Why Your Latest Customer Service Complaint is a Gift

There are only three types of customers that always tell your company what they are thinking:

  1. The very happy. They can’t wait to tell you how great your product or service is and how it changed their life. They are falling over themselves to express their gratitude in person, by phone or on the web.
  2. The very unhappy. They can’t wait to tell you how your product or service just ruined “their life” and they wish they never met your company. They too are falling over themselves to express their dismay in person, by phone or on the web.
  3. The people you pay. Customers love to be “bribed” to tell their opinion.  Many retail stores give a $2 – $5 discount on a customer’s next order for completing a survey.

Customer ServiceUnfortunately, the majority of disgruntled customers will say nothing directly to the company. They will sulk away and never buy from that company again. In this case, no news is not always good news. It may be broken and the company may not even know it.

According to Harvard Business Review http://hbr.org/2010/07/stop-trying-to-delight-your-customers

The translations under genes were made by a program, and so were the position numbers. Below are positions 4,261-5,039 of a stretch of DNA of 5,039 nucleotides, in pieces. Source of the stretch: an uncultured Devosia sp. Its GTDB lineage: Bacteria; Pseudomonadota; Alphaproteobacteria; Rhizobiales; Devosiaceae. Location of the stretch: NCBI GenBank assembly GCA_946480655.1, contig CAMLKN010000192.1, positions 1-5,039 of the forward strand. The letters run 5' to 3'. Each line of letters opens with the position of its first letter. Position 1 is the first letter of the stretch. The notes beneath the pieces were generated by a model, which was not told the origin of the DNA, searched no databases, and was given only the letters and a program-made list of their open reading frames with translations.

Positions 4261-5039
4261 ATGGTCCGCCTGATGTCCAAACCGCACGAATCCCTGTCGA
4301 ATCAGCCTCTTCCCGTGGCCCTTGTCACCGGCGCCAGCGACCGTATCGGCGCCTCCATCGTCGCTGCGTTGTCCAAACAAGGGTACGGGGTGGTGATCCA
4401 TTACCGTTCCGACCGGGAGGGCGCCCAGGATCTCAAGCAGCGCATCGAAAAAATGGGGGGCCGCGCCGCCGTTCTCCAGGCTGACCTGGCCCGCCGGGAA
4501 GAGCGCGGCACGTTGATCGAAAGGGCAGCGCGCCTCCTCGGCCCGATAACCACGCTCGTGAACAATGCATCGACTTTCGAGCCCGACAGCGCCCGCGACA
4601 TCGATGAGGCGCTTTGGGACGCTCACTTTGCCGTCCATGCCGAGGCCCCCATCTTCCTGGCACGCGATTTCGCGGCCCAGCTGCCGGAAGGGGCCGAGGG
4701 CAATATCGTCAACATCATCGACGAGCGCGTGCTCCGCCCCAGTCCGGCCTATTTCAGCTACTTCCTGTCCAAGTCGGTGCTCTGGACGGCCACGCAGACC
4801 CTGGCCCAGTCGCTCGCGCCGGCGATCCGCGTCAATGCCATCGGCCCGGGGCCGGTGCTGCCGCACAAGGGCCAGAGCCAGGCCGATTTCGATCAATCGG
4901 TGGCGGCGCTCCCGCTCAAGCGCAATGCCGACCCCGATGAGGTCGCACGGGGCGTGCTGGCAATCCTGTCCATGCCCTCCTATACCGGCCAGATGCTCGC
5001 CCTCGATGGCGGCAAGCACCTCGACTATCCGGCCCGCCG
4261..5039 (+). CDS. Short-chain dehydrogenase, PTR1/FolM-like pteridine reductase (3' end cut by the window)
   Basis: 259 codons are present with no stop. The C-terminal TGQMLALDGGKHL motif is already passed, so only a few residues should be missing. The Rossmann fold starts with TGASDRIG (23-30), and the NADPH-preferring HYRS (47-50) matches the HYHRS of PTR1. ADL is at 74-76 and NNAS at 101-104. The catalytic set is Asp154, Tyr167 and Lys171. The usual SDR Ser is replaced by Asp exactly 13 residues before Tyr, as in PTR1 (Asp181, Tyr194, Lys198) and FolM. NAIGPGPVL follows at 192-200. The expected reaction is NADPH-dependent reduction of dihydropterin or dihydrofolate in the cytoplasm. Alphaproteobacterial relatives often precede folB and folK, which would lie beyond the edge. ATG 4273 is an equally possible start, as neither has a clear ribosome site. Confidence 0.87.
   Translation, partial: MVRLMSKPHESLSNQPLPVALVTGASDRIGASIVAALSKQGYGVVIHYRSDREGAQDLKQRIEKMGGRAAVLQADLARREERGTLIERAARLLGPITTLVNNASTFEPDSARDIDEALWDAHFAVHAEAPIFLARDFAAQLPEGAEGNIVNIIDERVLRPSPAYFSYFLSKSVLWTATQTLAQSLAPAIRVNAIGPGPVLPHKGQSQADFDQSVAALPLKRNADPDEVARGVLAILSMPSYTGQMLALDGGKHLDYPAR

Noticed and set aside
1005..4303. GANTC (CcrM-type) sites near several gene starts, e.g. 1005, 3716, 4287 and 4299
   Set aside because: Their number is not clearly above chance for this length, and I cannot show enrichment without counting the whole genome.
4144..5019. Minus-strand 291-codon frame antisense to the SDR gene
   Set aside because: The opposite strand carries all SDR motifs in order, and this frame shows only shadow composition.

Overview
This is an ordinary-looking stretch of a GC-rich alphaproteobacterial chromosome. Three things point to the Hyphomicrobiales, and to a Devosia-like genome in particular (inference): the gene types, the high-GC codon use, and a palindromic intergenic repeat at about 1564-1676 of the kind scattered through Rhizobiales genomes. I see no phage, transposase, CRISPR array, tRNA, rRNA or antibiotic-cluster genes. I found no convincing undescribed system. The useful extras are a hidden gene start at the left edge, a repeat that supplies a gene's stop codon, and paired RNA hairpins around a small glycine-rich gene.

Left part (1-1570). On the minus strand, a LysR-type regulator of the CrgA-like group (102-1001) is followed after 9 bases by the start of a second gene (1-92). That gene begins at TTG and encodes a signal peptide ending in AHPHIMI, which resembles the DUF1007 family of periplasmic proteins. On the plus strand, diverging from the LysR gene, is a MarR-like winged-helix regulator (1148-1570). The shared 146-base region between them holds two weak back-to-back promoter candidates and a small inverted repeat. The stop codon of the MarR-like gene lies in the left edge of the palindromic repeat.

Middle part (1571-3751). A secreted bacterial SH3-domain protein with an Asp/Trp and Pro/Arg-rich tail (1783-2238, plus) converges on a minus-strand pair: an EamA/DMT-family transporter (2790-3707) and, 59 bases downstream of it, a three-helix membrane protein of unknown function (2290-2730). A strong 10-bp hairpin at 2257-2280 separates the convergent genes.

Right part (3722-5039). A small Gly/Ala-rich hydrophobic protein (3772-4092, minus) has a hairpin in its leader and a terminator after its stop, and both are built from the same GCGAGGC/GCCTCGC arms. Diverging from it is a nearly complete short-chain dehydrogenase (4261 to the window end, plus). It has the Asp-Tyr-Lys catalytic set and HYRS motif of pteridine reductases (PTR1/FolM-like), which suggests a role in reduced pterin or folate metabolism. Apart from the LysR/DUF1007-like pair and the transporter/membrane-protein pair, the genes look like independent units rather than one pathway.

• 25% of customers are likely to say something positive about their customer service experience.
  • 65% are likely to speak negatively about it.
  • 23% of customers who had a positive service interaction told 10 or more people.
  • 48% of customers who had negative experiences told 10 or more people.

So while customers are more likely to complain, see it as a gift. They have taken their valuable time to give the feedback dir

ectly to the company. The business benefits in two ways:

  1. The company gets a chance to turn around their experience. Surveys show that a dissatisfied customer whose problem is fixed becomes even more loyal to the company.
  2. The company gets valuable feedback that many other customers have experienced, but never mentioned. Customer service is a moving target so customer concerns may change every month.

What should a company do? Listen carefully to make sure they understand the concern. Try not to find blame or hide problems.  Ask the customer for their best solution. Get back to the customer on how it will be solved. Collect all of these concerns so an overall trend can be spotted by the company.

How can you treat customer complaints as a gift?

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Barry Moltz gets small businesses unstuck. He is a small business motivational speaker, writer, and radio host. Barry can be found at www.barrymoltz.com

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